Once in a while, I think we all find some statement we read somewhere, while doing something, that sticks with us. I have *definitely* found that to be true very recently, mostly because it puts into words a concept that has rolled around in my head for quite some time.
First, some background .... If you read my blog, then you know that I have been known to rant, at times. Really, I try not to, but it happens. Sometimes, it is just that I want *so badly* for others to change, and I have a hard time understanding why people don't just *do* things the best way, all the time. Often, when I find others to talk through the issues I am encountering, they ask me questions like "Why do you still work for that place! It's hopeless!" (Sometimes, I believe it is, and I leave, as I did in 2008.)
Sometimes, however, I stick around for a while, and I have a hard time explaining why. And then, recently, I saw a sentence that resonated with me.
Twitter was all abuzz recently with responses to Joel Spolsky's recent blog about "The Duct Tape Programmer". He quotes Jamie Zawinski, and Elisabeth Hendrickson (@testobsessed) pulled out Zawinski's resignation letter from AOL.
This one quote resonated with me, and continued bouncing around in my head:
"...you can divide our industry into two kinds of people: those who want to go work for a company to make it successful, and those who want to go work for a successful company."
It rolled around in my head for a few days .... Did I agree? Did I think that people could generally be so easily divided up into just those 2 groups? Probably not quite *that* easily, but for many people that I have encountered in my career, I could place most of them into one of those pretty quickly.
For a while, I have described these groups in the following way: people either seem to come to work because it's a job, and they do their job, and that's it, OR they seem to be really passionate about *what* they do, and are constantly striving to make things better. I fall into the latter of those 2 categories. I most certainly do what I love and love what I do.
But Jamie's sentence looked at things from just a slightly different point of view, and after thinking about it for a bit, I believe, describes *me* just a little bit better. I have *always* wanted to work to make things great, and not so much wanted to work for/with/on things that were *already* great.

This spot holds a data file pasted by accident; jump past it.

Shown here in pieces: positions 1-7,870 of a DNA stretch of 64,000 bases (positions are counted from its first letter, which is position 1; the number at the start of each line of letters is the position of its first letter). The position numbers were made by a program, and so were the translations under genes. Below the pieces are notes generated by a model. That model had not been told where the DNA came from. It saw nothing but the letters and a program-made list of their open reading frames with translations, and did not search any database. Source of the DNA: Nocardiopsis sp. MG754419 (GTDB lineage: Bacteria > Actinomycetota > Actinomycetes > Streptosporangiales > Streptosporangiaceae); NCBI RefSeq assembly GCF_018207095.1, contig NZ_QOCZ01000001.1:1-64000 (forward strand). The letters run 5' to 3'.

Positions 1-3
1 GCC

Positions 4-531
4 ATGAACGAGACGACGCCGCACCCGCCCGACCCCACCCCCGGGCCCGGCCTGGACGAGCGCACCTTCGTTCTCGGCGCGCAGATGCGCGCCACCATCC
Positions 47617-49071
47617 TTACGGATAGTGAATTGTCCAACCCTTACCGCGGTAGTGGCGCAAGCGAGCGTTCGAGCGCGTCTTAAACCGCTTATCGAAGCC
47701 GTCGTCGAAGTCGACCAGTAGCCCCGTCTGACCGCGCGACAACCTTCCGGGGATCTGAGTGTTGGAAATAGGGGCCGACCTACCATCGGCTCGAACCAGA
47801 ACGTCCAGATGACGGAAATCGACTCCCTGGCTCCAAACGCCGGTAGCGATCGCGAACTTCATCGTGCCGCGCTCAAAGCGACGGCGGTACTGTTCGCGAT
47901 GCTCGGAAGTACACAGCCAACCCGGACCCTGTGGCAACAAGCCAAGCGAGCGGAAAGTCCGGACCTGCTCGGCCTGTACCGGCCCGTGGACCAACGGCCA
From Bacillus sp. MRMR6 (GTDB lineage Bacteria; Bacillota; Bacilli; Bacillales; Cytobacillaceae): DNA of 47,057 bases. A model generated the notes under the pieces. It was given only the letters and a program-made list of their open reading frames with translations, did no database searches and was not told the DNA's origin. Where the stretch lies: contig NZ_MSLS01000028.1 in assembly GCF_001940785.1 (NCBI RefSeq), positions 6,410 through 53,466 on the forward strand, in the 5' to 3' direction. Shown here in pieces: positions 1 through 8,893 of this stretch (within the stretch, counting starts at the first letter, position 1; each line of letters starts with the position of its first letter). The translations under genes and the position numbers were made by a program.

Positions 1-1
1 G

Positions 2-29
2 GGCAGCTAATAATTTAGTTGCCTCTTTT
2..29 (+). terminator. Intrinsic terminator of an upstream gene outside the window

This can be applied to many aspects of my life. I was the single mom who put herself through college, working full-time and taking full-time classes in CompSci. I am the vocal advocate of a high functioning autistic child who wrote to the local newspapers when the school district was failing at its job. I chose to bring a Siberian Husky into my home (this sounds silly, but Husky owners will tell you .... WOW).
I THRIVE ON THE CHALLENGE.
That's it, that's me. That's why I like testing over development. I have said for years that developers have to find one way to solve a problem and testers have to find ALL ways to un-solve the problem. Testing gives me the challenge of being creative, being technical, being analytical, speaking in at least 2 different languages, juggling an obscene number of balls in the air and being squeezed and sometimes disrespected along the way. But, it's a challenge, and I like a challenge.
In the same way, companies that are struggling, companies that don't "get it", and have fallen into the proven patterns that destroy great ideas, are a CHALLENGE. They are high-risk, for sure, and sometimes they offer little reward other than knowing I am doing my best, but *if* I can affect change, *if* I can help, the reward is incredible.
I believe that for "successful" companies (I place "successful" in quotes because this is a relative term .... for me, in this context, it is mostly about doing things the best way possible), I would personally gain little reward because there would not be *enough* of a challenge.
I wonder, then ... how many other great testers that I know are like-minded? Do other people enjoy testing because they enjoy a challenge? Would they generally choose to work to make a company successful, or choose to work for a successful company?